Consequently, the diagnosis of chorioamnionitis always leads to expediting birth, to ensure the optimal antibiotic treatment for both mother and newborn. Studies of the placenta and membranes of preterm babies reveal the presence of chorioamnionitis even in the absence of clinical signs. This is known as subclinical chorioamnionitis. This is a significant concern for clinicians, as our research has shown that preterm babies born in the setting of subclinical chorioamnionitis demonstrate inflammatory changes that pre-dispose them to severe lung disease. Unfortunately, there is no current method to assess the degree of inflammation in the unborn baby, or to accurately detect subclinical chorioamnionitis. As a result, clinicians face the conundrum of either waiting until clinical signs of chorioamnionitis develop, despite knowing that undetected chorioamnionitis increases the risk to the newborn, versus early delivery, whereby preterm birth in the absence of these inflammatory processes also carries the risks of prematurity to the newborn resulting in unintended harm.
This project aims to identify biomarkers that enable the early identification and staging of chorioamnionitis to better inform timing of birth decisions. The researchers plan to use innovative minimally invasive techniques to assess pregnant women at high risk of chorioamnionitis, and correlate these with histopathology findings of the placenta and membranes, and with the clinical outcome for mothers and babies. The potential significance of this work is profound – accurate diagnosis of chorioamnionitis will allow clinicians to reduce the risk of severe infections for mothers and babies and prevent unintended harm of prematurity that arises when clinicians get the diagnosis wrong or due to subclinical chorioamnionitis.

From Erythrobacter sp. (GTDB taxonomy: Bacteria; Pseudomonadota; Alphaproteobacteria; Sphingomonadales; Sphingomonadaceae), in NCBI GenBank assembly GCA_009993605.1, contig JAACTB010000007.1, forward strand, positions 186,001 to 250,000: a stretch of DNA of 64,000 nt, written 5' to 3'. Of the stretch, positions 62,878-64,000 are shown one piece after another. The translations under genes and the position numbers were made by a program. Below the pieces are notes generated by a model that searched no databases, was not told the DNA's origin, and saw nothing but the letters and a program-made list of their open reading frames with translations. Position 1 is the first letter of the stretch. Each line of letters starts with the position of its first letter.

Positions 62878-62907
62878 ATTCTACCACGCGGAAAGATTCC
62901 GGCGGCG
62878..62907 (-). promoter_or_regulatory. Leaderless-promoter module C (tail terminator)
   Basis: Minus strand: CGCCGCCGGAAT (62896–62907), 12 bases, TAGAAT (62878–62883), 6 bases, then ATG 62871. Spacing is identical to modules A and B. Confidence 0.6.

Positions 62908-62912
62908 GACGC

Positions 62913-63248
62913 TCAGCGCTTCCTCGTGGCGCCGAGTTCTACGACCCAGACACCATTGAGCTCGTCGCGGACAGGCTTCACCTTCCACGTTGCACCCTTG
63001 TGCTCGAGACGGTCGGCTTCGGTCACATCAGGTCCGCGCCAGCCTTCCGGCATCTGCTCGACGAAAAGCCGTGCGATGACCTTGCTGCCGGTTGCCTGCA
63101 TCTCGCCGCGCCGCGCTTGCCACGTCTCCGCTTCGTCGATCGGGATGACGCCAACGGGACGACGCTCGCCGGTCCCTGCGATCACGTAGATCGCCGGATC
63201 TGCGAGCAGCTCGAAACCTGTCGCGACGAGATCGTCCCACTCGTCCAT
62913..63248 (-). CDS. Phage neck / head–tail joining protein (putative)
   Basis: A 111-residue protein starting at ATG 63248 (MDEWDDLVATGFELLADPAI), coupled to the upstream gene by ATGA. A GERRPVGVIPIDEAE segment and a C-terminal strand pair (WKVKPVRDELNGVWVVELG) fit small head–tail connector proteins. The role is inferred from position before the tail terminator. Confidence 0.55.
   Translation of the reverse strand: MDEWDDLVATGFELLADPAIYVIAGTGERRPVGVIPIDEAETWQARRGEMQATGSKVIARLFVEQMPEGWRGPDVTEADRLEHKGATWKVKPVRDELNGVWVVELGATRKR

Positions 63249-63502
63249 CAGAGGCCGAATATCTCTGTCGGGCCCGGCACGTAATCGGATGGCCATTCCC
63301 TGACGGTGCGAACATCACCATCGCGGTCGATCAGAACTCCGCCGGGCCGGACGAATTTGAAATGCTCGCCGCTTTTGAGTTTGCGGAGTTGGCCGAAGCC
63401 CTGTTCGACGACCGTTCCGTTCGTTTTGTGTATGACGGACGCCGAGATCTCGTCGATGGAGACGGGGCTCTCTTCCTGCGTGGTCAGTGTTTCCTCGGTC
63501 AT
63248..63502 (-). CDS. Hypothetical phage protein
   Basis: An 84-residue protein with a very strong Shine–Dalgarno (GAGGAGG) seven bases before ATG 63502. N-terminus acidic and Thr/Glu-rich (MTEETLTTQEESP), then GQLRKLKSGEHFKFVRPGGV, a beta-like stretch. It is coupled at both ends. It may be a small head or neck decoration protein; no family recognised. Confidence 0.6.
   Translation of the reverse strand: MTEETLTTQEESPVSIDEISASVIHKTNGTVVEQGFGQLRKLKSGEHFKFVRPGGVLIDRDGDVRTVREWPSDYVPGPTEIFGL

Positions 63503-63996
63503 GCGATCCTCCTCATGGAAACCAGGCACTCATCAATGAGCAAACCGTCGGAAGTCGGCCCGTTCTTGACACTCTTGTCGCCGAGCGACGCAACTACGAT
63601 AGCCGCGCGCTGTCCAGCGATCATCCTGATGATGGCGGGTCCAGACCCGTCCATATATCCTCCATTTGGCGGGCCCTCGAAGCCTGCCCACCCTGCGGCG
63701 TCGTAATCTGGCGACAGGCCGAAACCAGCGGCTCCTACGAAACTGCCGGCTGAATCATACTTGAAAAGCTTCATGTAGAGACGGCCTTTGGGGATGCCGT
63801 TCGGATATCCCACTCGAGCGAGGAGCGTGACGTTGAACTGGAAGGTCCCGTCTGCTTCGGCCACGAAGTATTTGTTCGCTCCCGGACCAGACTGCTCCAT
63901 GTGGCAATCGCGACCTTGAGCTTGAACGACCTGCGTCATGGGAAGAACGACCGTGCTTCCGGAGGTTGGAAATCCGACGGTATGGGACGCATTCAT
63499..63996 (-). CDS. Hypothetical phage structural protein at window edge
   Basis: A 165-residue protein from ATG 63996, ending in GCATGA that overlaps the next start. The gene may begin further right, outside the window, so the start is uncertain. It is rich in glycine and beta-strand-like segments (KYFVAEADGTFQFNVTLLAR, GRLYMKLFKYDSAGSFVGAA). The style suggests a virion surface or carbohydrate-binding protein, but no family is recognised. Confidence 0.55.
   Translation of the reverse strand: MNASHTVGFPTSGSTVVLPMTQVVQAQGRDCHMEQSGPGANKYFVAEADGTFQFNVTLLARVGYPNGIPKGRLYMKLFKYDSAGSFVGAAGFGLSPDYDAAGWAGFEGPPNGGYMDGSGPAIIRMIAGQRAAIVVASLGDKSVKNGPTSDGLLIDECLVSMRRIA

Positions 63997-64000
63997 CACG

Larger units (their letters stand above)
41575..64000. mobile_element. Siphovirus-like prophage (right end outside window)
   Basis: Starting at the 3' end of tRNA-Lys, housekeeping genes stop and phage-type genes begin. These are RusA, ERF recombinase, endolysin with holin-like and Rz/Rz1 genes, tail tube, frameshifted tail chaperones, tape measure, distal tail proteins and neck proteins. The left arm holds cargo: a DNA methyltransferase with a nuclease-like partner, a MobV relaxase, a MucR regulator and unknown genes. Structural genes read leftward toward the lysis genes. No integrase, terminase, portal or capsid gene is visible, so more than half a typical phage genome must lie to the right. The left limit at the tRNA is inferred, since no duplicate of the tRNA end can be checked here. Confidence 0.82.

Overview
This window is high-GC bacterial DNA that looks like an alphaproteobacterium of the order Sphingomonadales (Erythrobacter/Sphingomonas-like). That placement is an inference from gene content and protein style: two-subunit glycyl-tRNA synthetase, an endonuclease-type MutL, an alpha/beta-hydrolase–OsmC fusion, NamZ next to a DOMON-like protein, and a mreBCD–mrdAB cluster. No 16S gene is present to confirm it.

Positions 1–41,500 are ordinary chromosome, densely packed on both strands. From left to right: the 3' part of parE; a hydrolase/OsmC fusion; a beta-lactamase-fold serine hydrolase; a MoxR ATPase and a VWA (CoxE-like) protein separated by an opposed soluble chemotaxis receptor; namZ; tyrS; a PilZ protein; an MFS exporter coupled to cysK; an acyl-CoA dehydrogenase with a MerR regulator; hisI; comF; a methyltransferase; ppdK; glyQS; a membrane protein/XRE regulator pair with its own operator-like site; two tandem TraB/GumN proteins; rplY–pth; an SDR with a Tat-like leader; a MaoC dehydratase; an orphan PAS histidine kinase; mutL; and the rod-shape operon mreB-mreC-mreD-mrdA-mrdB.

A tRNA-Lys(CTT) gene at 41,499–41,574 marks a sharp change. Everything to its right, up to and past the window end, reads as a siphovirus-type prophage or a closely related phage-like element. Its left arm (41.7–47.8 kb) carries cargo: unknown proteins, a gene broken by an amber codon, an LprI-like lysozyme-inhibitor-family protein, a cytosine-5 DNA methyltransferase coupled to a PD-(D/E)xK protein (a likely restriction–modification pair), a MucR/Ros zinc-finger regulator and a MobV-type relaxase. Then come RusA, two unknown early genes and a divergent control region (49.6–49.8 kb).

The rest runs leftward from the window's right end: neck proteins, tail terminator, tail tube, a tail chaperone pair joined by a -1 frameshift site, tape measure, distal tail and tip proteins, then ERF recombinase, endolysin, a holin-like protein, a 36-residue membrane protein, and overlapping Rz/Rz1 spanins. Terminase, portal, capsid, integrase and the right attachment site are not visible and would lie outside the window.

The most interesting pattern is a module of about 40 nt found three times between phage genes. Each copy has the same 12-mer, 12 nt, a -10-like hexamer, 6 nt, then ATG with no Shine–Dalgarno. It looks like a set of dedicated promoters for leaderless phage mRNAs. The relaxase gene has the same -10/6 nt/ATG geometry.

Melvin Marzan, A/Prof Lisa Hui, Prof Andrew Wilson, Karrie Long, Prof Mark Umstad, Dr Jake Valentine
The Mercy Hospital to Women
(Sum provided $69,080)
Childbirth is a profound life experience for families. Yet, it’s not without its challenges from both personal and societal perspectives. Our project is dedicated to making this journey safer for mothers and babies and cost-effective for the Victorian Health Care System. One of the most dramatic and sustained impacts of the COVID-19 pandemic is the reduction in hospital length of stay for both mothers and newborns. No Victorian study has yet explored the potential health and economic tradeoffs from the shortened length of stay. Our recent work with Safer Care Victoria has exposed unintended consequences of shorter length of stay, including an increase in unplanned readmissions of newborns for feeding problems and suspected infections. An unplanned hospital admission is hugely disruptive for young families as well as costly for the health system.